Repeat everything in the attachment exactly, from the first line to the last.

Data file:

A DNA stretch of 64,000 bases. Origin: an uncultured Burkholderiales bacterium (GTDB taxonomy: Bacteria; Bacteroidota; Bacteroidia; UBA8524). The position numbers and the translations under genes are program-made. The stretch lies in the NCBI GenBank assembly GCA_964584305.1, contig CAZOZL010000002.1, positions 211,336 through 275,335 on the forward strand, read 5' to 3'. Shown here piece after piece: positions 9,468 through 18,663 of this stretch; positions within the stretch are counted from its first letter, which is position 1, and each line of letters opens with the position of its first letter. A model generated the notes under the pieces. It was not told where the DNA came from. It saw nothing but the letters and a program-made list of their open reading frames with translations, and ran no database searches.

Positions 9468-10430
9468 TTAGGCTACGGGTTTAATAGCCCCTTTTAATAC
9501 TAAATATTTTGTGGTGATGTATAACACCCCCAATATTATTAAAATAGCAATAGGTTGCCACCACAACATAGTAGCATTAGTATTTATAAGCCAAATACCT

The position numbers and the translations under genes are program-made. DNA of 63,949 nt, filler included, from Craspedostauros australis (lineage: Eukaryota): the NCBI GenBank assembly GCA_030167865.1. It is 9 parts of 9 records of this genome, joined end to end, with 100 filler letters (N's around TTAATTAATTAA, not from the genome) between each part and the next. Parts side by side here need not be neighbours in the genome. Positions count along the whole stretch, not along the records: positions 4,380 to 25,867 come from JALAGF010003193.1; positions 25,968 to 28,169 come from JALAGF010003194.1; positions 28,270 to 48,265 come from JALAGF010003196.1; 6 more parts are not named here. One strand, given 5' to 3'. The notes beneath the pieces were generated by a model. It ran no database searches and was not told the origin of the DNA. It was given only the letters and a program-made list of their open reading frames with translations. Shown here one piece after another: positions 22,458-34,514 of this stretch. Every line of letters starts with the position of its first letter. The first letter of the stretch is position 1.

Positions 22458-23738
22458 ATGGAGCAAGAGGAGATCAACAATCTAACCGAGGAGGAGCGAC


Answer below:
A DNA stretch of 64,000 bases. Origin: an uncultured Burkholderiales bacterium (GTDB taxonomy: Bacteria; Bacteroidota; Bacteroidia; UBA8524). The position numbers and the translations under genes are program-made. The stretch lies in the NCBI GenBank assembly GCA_964584305.1, contig CAZOZL010000002.1, positions 211,336 through 275,335 on the forward strand, read 5' to 3'. Shown here piece after piece: positions 9,468 through 18,663 of this stretch; positions within the stretch are counted from its first letter, which is position 1, and each line of letters opens with the position of its first letter. A model generated the notes under the pieces. It was not told where the DNA came from. It saw nothing but the letters and a program-made list of their open reading frames with translations, and ran no database searches.

Positions 9468-10430
9468 TTAGGCTACGGGTTTAATAGCCCCTTTTAATAC
9501 TAAATATTTTGTGGTGATGTATAACACCCCCAATATTATTAAAATAGCAATAGGTTGCCACCACAACATAGTAGCATTAGTATTTATAAGCCAAATACCT

The position numbers and the translations under genes are program-made. DNA of 63,949 nt, filler included, from Craspedostauros australis (lineage: Eukaryota): the NCBI GenBank assembly GCA_030167865.1. It is 9 parts of 9 records of this genome, joined end to end, with 100 filler letters (N's around TTAATTAATTAA, not from the genome) between each part and the next. Parts side by side here need not be neighbours in the genome. Positions count along the whole stretch, not along the records: positions 4,380 to 25,867 come from JALAGF010003193.1; positions 25,968 to 28,169 come from JALAGF010003194.1; positions 28,270 to 48,265 come from JALAGF010003196.1; 6 more parts are not named here. One strand, given 5' to 3'. The notes beneath the pieces were generated by a model. It ran no database searches and was not told the origin of the DNA. It was given only the letters and a program-made list of their open reading frames with translations. Shown here one piece after another: positions 22,458-34,514 of this stretch. Every line of letters starts with the position of its first letter. The first letter of the stretch is position 1.

Positions 22458-23738
22458 ATGGAGCAAGAGGAGATCAACAATCTAACCGAGGAGGAGCGAC